Tuesday, July 1, 2008

Robert Motherwell, Bio and Video

Short bio & video of Robert Motherwell's work:

Robert Motherwell
(b. January 24, 1915; d. July 16, 1991) was an American abstract expressionist painter. Apart from his paintings, Motherwell also made numerous drawings, prints and inspired collages of ripped paper which incorporate paint.

Robert Motherwell was originally an academic, who studied philosophy at Stanford and Harvard University, before changing his field to art and art history at Columbia University, studying under Meyer Schapiro. He wrote extensively, giving the abstract expressionist movement intellectual weight and investing his own work with literary and historical parallels.

His most famous works are a series entitled "Elegy to the Spanish Republic," a homage to Picasso's "Guernica."

The Abstract Expressionists, or New York School as they are also called, broke new ground. Although their styles and philosophies varied widely, they "were united in their revolt against conventional art and in their commitment to a spontaneous freedom of expression."[1] Robert Motherwell, married to fellow artist Helen Frankenthaler, was one of the principal members of this movement, which also included Jackson Pollock, Mark Rothko, Willem de Kooning, Philip Guston, Barnett Newman.

Here's a very moving and beautiful video of Robert Motherwell's art from 'artpopulus' with music by Leó Ferré, Ne chantez pas la mort.

"Abstract Expressionism was a movement in American painting that developed in New York in the 1940s. Most Abstract Expressionists were energetic (or 'gestural') painters. They invariably used large canvases and applied paint rapidly and with force, sometimes using large brushes, sometimes dripping or even throwing paint directly onto the canvas. This expressive method of painting was often considered as important as the painting itself. Other Abstract Expressionist artists were concerned with adopting a peaceful and mystical approach to a purely abstract image. Not all the work from this movement was abstract or expressive, but it was generally believed that the spontaneity of the artists' approach to their work would draw from and release the creativity of their unconscious minds."[2]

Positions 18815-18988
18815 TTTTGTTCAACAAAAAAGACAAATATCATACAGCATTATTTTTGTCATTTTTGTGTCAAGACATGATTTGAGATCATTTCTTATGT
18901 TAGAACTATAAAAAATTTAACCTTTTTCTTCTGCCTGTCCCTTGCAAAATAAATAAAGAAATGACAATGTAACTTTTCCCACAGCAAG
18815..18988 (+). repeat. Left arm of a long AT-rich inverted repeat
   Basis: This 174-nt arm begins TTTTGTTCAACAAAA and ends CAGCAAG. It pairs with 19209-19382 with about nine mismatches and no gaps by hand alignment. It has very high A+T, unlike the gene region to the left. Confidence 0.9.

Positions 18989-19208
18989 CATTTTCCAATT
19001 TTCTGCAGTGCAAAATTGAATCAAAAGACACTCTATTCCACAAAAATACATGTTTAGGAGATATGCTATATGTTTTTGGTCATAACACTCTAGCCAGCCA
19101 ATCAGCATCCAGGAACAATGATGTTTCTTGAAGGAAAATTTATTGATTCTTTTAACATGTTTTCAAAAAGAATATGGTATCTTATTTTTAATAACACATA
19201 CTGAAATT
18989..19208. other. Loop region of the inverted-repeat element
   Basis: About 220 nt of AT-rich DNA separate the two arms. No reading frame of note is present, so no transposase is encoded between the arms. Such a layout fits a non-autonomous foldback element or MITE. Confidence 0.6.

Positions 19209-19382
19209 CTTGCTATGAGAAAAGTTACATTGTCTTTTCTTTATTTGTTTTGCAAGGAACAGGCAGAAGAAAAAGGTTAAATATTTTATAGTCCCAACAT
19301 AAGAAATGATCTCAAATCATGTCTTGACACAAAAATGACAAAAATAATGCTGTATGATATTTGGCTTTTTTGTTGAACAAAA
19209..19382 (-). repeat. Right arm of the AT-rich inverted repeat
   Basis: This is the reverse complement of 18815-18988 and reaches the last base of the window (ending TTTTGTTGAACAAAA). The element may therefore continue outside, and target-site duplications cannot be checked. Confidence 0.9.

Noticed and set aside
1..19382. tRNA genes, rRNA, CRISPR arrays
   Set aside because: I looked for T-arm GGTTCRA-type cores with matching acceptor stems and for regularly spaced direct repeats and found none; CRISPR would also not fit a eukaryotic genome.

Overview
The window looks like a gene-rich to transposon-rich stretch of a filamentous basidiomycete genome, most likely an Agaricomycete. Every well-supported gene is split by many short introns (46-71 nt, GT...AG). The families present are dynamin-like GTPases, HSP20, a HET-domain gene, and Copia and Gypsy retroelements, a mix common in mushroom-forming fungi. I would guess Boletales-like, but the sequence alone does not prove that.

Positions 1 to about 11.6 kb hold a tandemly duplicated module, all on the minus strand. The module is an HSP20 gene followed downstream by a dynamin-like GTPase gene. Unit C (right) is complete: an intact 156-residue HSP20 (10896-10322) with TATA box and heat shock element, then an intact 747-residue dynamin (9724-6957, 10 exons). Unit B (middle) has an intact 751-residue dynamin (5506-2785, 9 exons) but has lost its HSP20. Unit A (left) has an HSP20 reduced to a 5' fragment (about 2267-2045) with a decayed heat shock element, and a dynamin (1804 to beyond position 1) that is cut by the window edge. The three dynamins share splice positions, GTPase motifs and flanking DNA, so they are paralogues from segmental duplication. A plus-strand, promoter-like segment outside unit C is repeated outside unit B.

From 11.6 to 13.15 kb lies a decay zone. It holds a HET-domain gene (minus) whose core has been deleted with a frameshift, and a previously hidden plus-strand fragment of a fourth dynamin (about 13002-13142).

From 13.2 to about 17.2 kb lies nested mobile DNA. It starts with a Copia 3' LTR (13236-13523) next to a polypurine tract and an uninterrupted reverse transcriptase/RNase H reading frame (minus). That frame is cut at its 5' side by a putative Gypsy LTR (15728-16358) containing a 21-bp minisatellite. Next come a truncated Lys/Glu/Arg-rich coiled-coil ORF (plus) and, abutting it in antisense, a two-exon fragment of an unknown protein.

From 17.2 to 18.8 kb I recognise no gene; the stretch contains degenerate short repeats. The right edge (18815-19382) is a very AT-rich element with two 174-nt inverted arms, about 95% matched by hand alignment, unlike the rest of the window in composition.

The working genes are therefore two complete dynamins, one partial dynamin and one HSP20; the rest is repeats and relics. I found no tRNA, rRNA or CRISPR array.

To take a look at other videos with my posts:

Victoria and Albert Museum, London, England & video

Damien Hirst & video

Pablo Picasso & video

Monet's Garden at Giverny & video

Vincent van Gogh Said ... & video

Major Cézanne Exhibit & video

[1] Judith Clark, The Illustrated History of Art (New York: Mallard Press, 1992), 199.

[2] The Art Book (London: Phaidon Press Limited, 1996), Glossary.

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